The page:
Stephen Jones doesn’t pull his punches in what is now Part 6 of his marvelous [C]ritique of Charles Freeman’s "The Turin Shroud and the Image of Edessa: A Misguided Journey,"
So, as previously observed, either Freeman has not read Wilson’s book thoroughly (which would be scholarly incompetence) or he has read the above, but is concealing it from his readers (which would be scholarly dishonesty).
And what was it that was above? This:
"For westerners, the most familiar example of the genre will probably be the famous Veronica cloth. This is popularly associated with the story of a woman called Veronica wiping Jesus’s face with her veil as he struggled with his cross through Jerusalem’s streets on his way to be crucified. According to the story, Jesus’s ‘Likeness’ became miraculously imprinted on Veronica’s veil. Dozens of medieval and Renaissance artists depicted the scene, and thousands of Roman Catholic churches have it included among their ‘Stations of the Cross’, leading many to suppose the story must be in the gospels … In fact the story in this form dates no earlier than the late Middle Ages, seeming to have been invented to spice up ‘miracle play’ dramatizations of the Passion story. In a twelfth-century version" there was no woman called Veronica, though at that time the canons of St Peter’s, Rome were already keeping under close guard a cloth that was supposed to be the Vera Icon or ‘True Likeness’ of Jesus. Reputedly this likeness was imprinted not during Jesus’s carrying of the cross but when he wiped his face after the ‘bloody sweat’ in the Garden of Gethsemane. A popular attraction for pilgrimages to Rome during the Middle Ages, this cloth can be traced historically no earlier than the eleventh century. It seems to have been an official ‘copy’ for the western world of something that was altogether older and more mysterious being preserved at that time in the Byzantine east, in Constantinople." (Wilson, 2010, pp.110-111).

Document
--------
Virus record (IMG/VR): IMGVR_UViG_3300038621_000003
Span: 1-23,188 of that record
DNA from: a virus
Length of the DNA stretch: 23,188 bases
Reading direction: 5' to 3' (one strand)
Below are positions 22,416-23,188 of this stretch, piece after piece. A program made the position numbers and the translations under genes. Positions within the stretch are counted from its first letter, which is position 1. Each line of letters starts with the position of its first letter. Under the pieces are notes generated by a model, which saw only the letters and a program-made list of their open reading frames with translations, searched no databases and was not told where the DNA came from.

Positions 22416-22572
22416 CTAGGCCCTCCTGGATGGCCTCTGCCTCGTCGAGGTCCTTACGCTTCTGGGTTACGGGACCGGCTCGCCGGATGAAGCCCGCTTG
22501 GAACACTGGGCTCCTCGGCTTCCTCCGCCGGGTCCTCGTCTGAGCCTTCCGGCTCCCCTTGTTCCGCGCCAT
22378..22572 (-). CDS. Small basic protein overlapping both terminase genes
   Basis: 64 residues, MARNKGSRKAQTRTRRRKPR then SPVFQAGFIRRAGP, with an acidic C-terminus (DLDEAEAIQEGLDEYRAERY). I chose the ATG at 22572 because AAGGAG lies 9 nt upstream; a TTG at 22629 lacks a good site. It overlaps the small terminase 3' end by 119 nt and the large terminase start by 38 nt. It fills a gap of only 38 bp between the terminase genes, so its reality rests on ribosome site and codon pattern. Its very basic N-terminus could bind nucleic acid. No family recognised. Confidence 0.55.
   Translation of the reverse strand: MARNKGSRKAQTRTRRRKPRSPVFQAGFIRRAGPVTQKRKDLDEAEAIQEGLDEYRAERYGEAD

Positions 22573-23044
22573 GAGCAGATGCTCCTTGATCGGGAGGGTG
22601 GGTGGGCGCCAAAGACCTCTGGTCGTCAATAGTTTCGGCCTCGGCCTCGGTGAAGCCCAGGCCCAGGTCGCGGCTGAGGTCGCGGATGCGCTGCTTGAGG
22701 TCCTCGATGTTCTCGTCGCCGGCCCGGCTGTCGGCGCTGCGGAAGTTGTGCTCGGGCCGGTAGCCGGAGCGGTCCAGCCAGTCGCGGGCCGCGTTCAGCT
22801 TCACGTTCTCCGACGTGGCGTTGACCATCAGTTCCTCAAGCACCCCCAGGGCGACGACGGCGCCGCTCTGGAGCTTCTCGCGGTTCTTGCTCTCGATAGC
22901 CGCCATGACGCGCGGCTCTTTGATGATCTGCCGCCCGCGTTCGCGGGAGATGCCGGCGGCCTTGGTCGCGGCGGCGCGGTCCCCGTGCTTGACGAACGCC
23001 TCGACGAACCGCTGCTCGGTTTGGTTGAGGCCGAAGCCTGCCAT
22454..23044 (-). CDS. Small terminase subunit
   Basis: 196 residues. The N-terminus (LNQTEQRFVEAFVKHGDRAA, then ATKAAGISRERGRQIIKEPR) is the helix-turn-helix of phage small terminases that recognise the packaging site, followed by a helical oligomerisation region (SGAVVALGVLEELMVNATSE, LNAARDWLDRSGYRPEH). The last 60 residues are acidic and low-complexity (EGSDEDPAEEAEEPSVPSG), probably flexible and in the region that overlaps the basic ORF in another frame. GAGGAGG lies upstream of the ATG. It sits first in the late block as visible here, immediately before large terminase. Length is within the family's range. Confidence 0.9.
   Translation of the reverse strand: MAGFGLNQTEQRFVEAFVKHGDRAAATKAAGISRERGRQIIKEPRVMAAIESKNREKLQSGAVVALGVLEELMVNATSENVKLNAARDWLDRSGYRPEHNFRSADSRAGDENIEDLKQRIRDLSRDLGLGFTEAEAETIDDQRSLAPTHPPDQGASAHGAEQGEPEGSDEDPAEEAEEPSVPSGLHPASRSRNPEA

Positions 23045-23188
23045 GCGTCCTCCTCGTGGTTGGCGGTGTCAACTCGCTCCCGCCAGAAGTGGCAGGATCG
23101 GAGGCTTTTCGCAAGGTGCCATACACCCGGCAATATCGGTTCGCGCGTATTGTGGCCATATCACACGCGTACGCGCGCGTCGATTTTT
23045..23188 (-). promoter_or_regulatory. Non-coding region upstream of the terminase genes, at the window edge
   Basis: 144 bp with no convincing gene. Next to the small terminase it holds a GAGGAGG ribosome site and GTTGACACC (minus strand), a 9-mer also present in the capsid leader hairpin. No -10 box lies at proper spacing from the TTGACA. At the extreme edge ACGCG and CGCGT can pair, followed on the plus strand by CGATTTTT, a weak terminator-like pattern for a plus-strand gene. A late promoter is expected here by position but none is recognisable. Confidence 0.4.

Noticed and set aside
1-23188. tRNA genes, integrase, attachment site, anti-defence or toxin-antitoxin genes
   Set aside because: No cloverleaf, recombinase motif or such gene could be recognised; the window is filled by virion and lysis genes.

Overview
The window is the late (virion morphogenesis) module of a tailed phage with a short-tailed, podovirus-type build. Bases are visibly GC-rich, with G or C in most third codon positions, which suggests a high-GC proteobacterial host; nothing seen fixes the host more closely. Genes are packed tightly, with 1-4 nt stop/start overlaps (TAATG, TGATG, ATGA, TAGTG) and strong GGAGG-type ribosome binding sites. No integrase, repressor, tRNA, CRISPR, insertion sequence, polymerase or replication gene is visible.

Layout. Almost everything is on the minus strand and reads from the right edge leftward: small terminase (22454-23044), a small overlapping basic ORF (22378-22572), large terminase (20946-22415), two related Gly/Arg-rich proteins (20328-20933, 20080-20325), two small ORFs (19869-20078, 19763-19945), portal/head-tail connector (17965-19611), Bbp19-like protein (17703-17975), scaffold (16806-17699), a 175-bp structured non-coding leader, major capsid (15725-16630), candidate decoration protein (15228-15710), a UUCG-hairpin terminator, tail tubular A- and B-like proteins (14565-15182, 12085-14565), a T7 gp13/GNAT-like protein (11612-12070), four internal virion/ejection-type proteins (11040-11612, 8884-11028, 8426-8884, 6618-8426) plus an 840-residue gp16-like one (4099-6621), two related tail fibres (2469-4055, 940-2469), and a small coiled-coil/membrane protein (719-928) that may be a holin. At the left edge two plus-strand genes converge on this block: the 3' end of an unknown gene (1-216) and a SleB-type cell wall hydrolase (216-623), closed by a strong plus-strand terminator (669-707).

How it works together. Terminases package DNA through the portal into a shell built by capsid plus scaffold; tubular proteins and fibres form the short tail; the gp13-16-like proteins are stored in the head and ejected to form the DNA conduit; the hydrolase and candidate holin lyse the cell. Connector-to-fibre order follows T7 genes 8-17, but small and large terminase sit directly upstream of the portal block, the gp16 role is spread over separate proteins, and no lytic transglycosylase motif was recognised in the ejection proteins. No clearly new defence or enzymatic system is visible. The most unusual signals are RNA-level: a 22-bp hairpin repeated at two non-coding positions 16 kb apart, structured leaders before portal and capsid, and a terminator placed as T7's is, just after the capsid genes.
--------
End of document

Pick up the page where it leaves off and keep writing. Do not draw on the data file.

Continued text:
And, part 7 is promised. This may turn into a book of sorts.